A guide to translating release forms
Whenever you film abroad, no matter how remote, you still need a release form to ensure your production is covered legally. These important documents have to be signed by anyone speaking on camera or the owner of a property you’re filming – without one your whole project could be jeopardised.
During pre-production, it’s crucial your release forms are translated correctly. With the help of translation agency Kwintessential, here are some important factors you need to bear in mind:
The most common release forms needing translation are:
1. General release: for non-acting contributors
2. Talent release: for actors
3. Minor release: when a legal guardian or parent signs on behalf of a minor
4. Location release: if you wish to photograph or film a property
What are some of the factors you need to think about when using a release form abroad?
Always give yourself enough time to complete the translation. An agency can usually translate 2000 words per day but you should allow extra time for internal reviews, feedback and amendments. Remember the translation is dependent upon the original so allow time to get it 100% correct.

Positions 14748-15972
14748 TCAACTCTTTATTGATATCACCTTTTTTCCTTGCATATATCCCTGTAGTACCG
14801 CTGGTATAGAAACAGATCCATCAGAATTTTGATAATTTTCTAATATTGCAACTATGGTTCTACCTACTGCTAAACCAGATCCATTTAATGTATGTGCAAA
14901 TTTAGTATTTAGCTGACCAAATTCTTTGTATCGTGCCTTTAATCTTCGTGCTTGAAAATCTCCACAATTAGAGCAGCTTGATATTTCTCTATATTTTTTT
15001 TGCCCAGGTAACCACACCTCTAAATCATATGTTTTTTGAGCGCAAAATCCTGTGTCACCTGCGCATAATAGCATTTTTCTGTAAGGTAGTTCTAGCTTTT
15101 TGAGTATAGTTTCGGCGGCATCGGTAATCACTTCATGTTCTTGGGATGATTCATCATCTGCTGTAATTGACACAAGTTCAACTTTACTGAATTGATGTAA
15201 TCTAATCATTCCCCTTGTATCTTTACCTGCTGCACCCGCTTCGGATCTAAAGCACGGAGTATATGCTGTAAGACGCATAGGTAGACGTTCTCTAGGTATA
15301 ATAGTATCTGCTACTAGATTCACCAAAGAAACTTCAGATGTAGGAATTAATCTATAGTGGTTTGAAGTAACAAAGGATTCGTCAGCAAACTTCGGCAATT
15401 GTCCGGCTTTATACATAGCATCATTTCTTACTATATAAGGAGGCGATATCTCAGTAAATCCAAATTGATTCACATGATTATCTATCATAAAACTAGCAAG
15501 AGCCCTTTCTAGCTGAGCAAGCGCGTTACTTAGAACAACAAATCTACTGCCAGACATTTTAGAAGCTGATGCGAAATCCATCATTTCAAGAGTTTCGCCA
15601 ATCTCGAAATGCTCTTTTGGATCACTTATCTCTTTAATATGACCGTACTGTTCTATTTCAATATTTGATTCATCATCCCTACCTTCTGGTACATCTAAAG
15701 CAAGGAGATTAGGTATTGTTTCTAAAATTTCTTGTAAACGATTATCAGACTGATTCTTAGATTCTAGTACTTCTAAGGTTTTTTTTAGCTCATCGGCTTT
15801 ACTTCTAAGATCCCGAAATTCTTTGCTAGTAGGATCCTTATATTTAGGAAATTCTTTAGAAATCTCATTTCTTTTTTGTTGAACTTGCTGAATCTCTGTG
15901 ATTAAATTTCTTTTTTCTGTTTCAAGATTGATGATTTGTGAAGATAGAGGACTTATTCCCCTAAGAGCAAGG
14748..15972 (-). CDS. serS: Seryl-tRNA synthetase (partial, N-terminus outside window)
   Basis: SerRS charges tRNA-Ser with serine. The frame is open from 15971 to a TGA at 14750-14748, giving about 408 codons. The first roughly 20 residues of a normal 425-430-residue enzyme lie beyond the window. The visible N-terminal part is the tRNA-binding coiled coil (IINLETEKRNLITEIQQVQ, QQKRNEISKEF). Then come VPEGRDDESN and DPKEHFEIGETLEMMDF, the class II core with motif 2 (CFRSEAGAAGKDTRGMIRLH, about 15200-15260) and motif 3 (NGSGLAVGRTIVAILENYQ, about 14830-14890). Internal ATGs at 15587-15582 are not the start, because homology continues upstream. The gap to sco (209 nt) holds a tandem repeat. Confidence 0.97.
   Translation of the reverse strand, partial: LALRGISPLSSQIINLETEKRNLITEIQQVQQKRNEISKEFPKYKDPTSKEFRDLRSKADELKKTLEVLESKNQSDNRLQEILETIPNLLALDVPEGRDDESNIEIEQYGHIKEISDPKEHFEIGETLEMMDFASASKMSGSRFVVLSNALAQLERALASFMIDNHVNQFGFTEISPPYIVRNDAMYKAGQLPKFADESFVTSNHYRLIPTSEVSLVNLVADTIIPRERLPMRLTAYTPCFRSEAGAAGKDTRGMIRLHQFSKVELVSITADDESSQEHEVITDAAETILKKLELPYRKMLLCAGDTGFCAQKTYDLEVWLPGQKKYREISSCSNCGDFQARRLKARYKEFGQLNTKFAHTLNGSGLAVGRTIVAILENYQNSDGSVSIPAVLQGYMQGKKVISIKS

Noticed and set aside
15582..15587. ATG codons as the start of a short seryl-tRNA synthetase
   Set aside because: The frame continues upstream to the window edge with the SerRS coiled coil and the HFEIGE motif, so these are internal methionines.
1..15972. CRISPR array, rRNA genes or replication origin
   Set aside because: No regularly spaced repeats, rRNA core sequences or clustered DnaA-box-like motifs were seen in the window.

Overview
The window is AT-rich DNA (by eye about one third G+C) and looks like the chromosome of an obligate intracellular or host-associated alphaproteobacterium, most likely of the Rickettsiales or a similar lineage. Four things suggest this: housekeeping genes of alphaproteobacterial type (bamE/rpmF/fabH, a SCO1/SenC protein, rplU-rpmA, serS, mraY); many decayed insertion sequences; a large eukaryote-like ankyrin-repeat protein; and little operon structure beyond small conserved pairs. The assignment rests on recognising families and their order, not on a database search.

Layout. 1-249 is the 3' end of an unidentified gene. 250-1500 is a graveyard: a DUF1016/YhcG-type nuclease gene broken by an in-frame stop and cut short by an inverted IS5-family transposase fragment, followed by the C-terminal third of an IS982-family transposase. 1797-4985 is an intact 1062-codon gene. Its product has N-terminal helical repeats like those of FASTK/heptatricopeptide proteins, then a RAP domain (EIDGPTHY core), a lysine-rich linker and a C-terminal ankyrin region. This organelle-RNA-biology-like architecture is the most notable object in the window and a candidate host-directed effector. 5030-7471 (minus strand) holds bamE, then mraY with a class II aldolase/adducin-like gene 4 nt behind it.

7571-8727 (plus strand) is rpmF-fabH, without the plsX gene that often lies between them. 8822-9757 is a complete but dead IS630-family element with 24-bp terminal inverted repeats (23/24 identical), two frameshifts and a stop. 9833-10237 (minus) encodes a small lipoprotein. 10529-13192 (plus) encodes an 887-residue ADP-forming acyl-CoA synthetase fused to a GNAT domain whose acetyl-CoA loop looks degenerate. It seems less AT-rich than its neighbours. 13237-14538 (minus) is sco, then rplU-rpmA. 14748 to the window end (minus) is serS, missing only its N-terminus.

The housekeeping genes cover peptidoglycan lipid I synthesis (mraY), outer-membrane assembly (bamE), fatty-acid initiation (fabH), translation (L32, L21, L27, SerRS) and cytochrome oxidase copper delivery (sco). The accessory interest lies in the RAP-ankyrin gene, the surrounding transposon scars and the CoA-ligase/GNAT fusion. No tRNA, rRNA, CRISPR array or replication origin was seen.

It is always worth getting advice, legal or otherwise, on differences in the law for each country you plan to film in. For example, the age which defines a minor is not always the same. Other laws or rights may nullify your release forms so it’s crucial you do as much research as possible to make sure you’re covered.
The countries in which the release forms will be used, and by whom, will determine the language (s) into which it will be translated. Some territories have several official languages, such as Belgium or Switzerland, whereas others have linguistic minorities, such as Turkmen speakers in Afghanistan. Also be aware of regional differences within a language (for example the Spanish language used in South America is not always the same as the one spoken in Spain).
Remember, release forms are legal documents; your aunt who happens to have lived in Turkey for example isn’t the right person to translate one - make sure you use a qualified professional translator or use an accredited agency.
Look out for things like dates, currencies, times, etc. which may be different in the target destination. It’s important that your release form makes sense to the person signing it and isn’t confusing.
When filming abroad it pays to work with an agency that can apply Translation Memory (TM). This software stores translated documents and allows you to automatically translate new sections. This will save you time and money in the long run.
Certification of translation
It might be necessary to prove to local authorities that your translation has been carried out by a professional. Check if this is a requirement before you set off. Most agencies can certify their translations as official documents.
Have you ever come across any difficulties when using release forms abroad? Let us know by commenting below or by visiting our Facebook page.
Special thanks to Kwintessential for compiling this guide.